When I’ve finished rolling around on the floor, laughing, I press ‘Eject’. I take the four game CDs and smash them to little pieces. I send the bill to George Lucas, c/o LucasArts. I’m still waiting for the cheque to arrive, but it turns out that Lucas has a substantial backlog of shattered optical discs and torn up cinema ticket stubs to get through from other people whose precious time on this earth he has wasted.

Then I play Half-Life, and soon after realising that that, too, was crap compared to Deus Ex, it occurs to me that that game was a unique experiment at least a decade ahead of its time, and that equalling it has never been attempted, let alone achieved, I’m so disappointed I spend the next half a decade playing nothing but football management games.

And then I got a bit bored of football management games and decided to play some interactive fiction instead, including some of the classics, the 2007 comp games, some more of the classics and finally the 2008 comp games. One of which was Berrost’s Challenge, bringing us nicely to the present day.

This is what Berrost’s Challenge needs to be a better game:

1. Give me back my UNDO, especially if you’ve included a puzzle where you need to borrow a broom from a golem for a few turns and if you don’t get it back to the location before the golem needs it, he will kill you as soon as you return to said location. Especially if the location where you need to use the broom is connected to the rest of the game world through the location where the golem is. Ditto for the climbing-down-a-well-oh-dear-the-rope-has-snapped-and-you-can’t-get-back-up puzzle, not to mention the dammit-I’ve-tried-giving-poisoned-berries-to-the-dog-and-now-I-can’t-pick-any-more scenario. People don’t like having to restart the game for that sort of thing, neither do they like having to save the game frequently if they can possibly help it. When your puzzle design is good and interesting enough not to need to repeatedly kill the player, you could do with taking out these disincentives to experiment.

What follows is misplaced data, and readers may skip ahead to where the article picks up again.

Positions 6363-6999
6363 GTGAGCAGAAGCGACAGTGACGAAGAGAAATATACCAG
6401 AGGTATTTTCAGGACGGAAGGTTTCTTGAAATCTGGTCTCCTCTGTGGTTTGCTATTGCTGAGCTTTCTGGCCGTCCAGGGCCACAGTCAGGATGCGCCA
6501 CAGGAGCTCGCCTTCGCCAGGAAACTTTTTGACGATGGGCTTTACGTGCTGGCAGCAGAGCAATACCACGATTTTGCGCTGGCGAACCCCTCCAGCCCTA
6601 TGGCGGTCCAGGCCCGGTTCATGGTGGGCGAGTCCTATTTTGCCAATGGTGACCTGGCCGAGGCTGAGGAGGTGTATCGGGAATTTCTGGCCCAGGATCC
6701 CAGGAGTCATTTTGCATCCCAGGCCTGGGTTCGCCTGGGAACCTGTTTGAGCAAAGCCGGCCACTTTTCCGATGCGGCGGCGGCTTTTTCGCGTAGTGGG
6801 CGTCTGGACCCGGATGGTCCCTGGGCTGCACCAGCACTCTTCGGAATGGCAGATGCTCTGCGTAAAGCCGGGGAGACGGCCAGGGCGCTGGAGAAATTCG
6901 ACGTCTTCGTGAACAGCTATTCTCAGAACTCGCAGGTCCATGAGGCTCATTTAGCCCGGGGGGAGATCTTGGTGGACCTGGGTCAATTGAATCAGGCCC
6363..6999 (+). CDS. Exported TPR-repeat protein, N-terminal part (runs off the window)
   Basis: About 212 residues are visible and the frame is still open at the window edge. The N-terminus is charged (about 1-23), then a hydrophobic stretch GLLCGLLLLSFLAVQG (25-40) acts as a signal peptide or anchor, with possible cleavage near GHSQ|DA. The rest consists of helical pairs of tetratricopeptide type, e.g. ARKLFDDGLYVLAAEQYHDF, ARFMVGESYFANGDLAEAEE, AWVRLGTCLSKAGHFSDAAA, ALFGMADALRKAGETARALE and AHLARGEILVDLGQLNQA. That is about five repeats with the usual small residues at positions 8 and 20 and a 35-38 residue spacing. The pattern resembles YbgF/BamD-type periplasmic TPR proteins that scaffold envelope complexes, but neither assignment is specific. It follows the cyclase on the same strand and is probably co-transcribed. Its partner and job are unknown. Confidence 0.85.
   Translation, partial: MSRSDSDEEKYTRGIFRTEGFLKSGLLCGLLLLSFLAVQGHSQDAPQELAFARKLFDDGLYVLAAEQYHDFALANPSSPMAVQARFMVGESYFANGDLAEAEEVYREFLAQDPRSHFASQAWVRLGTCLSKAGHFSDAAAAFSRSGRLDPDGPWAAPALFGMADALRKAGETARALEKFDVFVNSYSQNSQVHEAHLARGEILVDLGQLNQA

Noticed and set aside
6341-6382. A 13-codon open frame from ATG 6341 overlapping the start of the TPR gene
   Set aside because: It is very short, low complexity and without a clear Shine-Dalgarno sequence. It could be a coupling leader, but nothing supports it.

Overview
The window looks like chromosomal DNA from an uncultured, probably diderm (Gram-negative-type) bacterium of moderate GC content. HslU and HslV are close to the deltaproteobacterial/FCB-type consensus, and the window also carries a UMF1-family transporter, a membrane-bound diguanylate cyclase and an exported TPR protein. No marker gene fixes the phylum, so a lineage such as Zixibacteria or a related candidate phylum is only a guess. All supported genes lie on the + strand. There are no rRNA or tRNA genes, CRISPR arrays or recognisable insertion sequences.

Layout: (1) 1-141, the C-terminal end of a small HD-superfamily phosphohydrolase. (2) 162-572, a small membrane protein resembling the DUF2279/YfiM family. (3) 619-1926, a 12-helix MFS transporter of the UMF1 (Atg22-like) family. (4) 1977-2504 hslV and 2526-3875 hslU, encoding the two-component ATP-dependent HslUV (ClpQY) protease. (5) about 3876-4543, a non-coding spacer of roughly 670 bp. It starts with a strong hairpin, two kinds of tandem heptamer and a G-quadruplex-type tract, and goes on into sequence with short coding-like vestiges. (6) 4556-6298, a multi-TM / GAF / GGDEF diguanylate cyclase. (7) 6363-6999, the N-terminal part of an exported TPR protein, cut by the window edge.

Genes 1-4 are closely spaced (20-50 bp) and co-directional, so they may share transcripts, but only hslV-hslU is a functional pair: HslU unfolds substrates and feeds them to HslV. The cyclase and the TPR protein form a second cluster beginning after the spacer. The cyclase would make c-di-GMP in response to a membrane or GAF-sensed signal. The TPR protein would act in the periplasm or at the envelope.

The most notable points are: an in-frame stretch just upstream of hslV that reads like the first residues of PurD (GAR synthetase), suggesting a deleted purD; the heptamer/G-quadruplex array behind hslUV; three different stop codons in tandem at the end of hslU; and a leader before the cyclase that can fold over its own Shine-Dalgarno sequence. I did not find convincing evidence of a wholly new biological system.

2. If you’ve included a puzzle that involves listening to and interpreting onomatopoeiae, don’t make me wait in the same location for about fifty turns in order to hear them all. I will probably get bored.
3. Fantastic, I now know how to get food and board. I hope I don’t have to do the same thing all over again in a few turns… oh.
4. Games that implement things like GO TO in a town the player-character ought to be familiar with look about a dozen times better than those that don’t.
5. Oh, and your conversation system looks ugly.
6. I’m pretty sure I mentioned the spelling and grammar mistakes.

I don’t want to beat up on this game. My experience with it was on the whole a very positive one. I’m saying all this because I think that this is a good game (it’s certainly one of the better ones so far), but it ought to be better still.

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Responses

  1. 5. Your mother looks ugly.

  2. > Now I’m given to understand that some people like to play what are termed “pen and paper” role playing games, although I’m entirely unclear whether all that’s required are pen and paper or you have to go out and spend £££s on some sort of “starter kit” to begin with.

    Hahaha, that was great. Very good review.